Ian Sample Science editor Scientists have unravelled the mysterious mechanism behind the armpit’s ability to produce the pungent smell of body odour. Researchers at the University of York traced the source of underarm odour to a particular enzyme in a certain microbe that lives in the human armpit. To prove the enzyme was the chemical culprit, the scientists transferred it to an innocent member of the underarm microbe community and noted – to their delight – that it too began to emanate bad smells. The work paves the way for more effective deodorants and antiperspirants, the scientists believe, and suggests that humans may have inherited the mephitic microbes from our ancient primate ancestors. “We’ve discovered how the odour is produced,” said Prof Gavin Thomas, a senior microbiologist on the team. “What we really want to understand now is why.” Humans do not produce the most pungent constituents of BO directly. The offending odours, known as thioalcohols, are released as a byproduct when microbes feast on other compounds they encounter on the skin. The York team previously discovered that most microbes on the skin cannot make thioalcohols. But further tests revealed that one armpit-dwelling species, Staphylococcus hominis, was a major contributor. The bacteria produce the fetid fumes when they consume an odourless compound called Cys-Gly-3M3SH, which is released by sweat glands in the armpit. Advertisement Humans come with two types of sweat glands. Eccrine glands cover the body and open directly onto the skin. They are an essential component of the body’s cooling system. Apocrine glands, on the other hand, open into hair follicles, and are crammed into particular places: the armpits, nipples and genitals. Their role is not so clear. © 2020 Guardian News & Media Limited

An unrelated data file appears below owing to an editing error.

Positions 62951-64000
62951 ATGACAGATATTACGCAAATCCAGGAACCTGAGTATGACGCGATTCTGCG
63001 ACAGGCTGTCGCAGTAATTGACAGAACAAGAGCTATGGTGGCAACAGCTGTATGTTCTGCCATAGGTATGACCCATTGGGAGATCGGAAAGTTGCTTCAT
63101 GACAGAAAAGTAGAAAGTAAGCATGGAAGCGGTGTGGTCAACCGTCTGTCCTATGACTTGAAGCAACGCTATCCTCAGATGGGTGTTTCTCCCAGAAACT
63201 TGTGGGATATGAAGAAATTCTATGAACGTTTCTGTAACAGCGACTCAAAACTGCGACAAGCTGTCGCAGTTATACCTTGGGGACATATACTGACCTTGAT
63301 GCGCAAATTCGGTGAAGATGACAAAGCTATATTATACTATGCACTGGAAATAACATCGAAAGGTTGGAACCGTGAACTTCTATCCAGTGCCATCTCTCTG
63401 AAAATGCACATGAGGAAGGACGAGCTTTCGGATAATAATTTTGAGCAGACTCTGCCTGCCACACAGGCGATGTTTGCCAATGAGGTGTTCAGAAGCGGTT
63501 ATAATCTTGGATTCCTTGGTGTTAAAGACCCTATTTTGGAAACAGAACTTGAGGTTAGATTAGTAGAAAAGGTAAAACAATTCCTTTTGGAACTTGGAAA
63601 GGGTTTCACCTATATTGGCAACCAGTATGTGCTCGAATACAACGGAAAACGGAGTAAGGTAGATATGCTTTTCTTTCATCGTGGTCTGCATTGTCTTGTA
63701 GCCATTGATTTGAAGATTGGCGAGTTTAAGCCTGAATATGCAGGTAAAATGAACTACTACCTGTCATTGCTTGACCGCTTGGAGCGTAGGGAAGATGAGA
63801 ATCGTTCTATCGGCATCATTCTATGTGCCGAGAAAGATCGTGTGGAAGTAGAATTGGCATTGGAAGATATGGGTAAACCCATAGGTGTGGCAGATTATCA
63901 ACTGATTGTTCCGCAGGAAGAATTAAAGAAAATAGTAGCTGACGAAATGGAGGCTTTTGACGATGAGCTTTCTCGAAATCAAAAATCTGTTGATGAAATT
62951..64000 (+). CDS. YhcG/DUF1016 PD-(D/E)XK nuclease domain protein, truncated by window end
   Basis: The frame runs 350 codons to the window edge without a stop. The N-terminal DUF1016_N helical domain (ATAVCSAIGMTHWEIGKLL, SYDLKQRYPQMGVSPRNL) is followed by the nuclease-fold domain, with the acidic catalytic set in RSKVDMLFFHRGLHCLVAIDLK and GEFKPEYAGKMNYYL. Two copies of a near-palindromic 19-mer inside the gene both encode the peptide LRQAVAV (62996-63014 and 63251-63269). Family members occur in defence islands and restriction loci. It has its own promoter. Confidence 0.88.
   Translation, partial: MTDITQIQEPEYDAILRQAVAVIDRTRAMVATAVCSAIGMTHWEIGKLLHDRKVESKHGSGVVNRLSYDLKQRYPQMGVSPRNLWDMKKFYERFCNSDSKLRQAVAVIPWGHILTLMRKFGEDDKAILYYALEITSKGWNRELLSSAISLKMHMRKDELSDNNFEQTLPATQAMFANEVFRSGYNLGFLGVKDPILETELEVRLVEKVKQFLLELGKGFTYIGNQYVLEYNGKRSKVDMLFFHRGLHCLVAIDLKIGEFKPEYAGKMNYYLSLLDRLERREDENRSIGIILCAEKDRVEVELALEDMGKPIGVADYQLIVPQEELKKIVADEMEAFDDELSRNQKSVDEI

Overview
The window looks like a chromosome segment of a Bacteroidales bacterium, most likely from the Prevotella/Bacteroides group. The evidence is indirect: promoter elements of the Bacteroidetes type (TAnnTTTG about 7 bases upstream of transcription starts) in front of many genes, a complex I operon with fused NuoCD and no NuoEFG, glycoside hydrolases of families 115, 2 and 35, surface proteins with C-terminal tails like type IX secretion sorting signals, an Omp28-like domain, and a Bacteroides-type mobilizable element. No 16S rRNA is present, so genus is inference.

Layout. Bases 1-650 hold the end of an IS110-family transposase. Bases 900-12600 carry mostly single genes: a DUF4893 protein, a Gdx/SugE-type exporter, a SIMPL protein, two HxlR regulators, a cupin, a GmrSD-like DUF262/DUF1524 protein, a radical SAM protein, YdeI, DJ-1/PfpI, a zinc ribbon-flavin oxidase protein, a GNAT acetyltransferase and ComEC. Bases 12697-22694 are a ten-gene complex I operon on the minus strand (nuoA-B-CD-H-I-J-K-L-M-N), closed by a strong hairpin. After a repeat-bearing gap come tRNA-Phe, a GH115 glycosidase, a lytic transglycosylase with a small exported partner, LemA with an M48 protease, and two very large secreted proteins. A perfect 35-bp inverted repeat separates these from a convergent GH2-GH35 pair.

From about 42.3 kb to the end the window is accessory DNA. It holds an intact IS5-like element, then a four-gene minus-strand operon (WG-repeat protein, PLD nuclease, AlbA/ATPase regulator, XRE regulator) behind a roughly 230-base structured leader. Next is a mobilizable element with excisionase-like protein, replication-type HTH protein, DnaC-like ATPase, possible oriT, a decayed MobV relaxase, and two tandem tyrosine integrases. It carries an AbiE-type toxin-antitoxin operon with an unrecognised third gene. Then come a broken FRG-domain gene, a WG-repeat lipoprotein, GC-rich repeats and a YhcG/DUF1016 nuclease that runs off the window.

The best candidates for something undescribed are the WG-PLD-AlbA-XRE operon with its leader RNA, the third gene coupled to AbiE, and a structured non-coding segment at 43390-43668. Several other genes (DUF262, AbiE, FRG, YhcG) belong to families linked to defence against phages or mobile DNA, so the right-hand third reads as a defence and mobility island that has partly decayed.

Keyword: Chemical Senses (Smell & Taste); Sexual Behavior
Link ID: 27390 - Posted: 07.29.2020